The story of a kiss on a beach in Ibiza and a lady who likes being in the public eye
On Friday, when I read a story in the Evening Standard by Ellen Widdup (@EllenWiddup) about a PR consultant named Julia Cross launching a hunt for a mystery man she met on holiday, I have to say I was cynical.
The story basically went thus: Cross, 33, went to Ibiza and met a man named Martin in a nightclub. They subsequently went to a beach and watched the sun rise and then Cross gave “Martin” her telephone number. She returned home to London and whilst waiting for a call “regaled” her friends with the “what ifs” about what had occurred.
Believing she had given the wrong number, Cross and her friends spent the following months searching for a man who lived in Tooting and works in Camden as a software developer. A key and most bizarre detail was that he had been out partying on the night Cross met him wearing a cycling helmet decorated with glow sticks. Between them they started a Facebook group named “Finding Martin” and even went as far as to stalk the pubs of Tooting with the aim of hunting down a man who plainly did not want to be found.
Ever the cynic, I discussed what Widdup called a “viral” story with a female friend. I suggested, after finding this campaign’s Facebook page had just 60 members, that this story was just a publicity stunt to catapult this PR woman into the public eye. My friend, who was more forgiving, believed what Cross claimed could be true but equally thought she had showed herself to be “desperate” and “sad.”
I investigated further on Twitter and found, contrary to Widdup’s article, no Twitter campaign to “Find Martin” but a series of Tweets from Brian Whelan (@brianwhelanhack), an editor for Yahoo!, that suggested that this whole story was an utter fake. Whelan also highlighted a previous story involving Cross and her former boyfriend Nathan from 2009 that had been published in Fabulous magazine. Here, I realised, was a woman who simply loves being in the papers.
After working my way through Whelan’s Tweets, I found the details for Widdup and contacted her directly. I asked her: “What has convinced you that this lady’s story is genuine?”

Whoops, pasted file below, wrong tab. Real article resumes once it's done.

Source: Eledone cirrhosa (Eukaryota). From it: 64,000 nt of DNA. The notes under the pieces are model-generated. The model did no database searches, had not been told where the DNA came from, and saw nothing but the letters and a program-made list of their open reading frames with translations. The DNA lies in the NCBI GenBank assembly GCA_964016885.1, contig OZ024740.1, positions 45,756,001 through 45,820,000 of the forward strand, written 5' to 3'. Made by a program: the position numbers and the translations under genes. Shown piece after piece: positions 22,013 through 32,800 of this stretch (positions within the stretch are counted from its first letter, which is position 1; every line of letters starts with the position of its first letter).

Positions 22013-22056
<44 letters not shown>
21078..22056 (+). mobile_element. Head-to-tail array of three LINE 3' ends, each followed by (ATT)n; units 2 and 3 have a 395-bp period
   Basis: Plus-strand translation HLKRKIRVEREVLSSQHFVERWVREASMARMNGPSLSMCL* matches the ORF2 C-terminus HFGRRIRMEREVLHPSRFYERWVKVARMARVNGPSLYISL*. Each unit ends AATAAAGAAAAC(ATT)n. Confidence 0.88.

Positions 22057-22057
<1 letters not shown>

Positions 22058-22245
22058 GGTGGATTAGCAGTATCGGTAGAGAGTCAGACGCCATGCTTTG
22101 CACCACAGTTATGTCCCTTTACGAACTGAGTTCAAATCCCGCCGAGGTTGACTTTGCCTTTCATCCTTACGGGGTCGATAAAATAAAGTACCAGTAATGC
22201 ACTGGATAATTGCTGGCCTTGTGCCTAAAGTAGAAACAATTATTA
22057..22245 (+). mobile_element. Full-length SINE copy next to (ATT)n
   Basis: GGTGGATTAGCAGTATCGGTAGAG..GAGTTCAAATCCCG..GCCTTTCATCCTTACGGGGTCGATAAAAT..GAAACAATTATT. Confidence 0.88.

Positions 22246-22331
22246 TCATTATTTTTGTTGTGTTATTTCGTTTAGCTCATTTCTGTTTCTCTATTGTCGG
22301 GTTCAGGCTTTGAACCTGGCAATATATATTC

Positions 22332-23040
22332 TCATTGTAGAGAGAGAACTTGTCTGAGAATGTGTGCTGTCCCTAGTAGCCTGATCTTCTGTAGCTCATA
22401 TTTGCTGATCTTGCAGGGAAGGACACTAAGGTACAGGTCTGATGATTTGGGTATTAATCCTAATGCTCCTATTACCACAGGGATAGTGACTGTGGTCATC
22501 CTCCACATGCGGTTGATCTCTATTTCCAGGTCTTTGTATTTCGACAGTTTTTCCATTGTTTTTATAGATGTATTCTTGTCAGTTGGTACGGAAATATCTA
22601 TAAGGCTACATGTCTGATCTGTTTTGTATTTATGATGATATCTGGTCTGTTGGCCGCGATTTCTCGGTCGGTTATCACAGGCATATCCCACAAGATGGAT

Most obligingly the journalist sent me a full summary of how she came upon the story and as she requests, I quote it in full:
“With regards to the Finding Martin article, I carried out all the appropriate checks and was in contact with Miss Cross for two weeks before the article was published. I also spoke to friends of Miss Cross who verified her story.
As a freelance journalist of some experience, when I received this viral email to my personal email account I investigated it further to see if it was a story. I was then, and remain, completely convinced this is not a PR stunt.
Furthermore, following the initial publication in the Evening Standard, I have also been in touch with, and verified the identity of, the Martin in question.
I fully understand people's fears that PR firms hold a growing influence on the British media and I share these concerns.”
Subsequently, Martin was found this morning. He does not want to be reunited with Julia Cross as he’s already got a girlfriend. Who on earth can blame him? This ghastly woman has milked the media with her pap for the last 48 hours and no doubt will now go on to do various interviews and “find me a boyfriend” pieces. Cross is a woman who may well have successfully exploited the Daily Mail and Evening Standard but all she’s really achieved is to make a fool of herself.
Today, the “Finding Martin” page has disappeared from Facebook. Perhaps Julia Cross should learn a lesson from this whole experience: “What happens in Ibiza, stays in Ibiza.”
Read the 2009 Fabulous piece about Julia Cross’s fertility at: http://www.fabulousmag.co.uk/fabmag/fabulous/features/519511/fertility-mot.html
Read the Evening Standard piece about “Finding Martin” at: http://www.thisislondon.co.uk/standard/article-24025901-desperately-seeking-martin-my-ibiza-love.do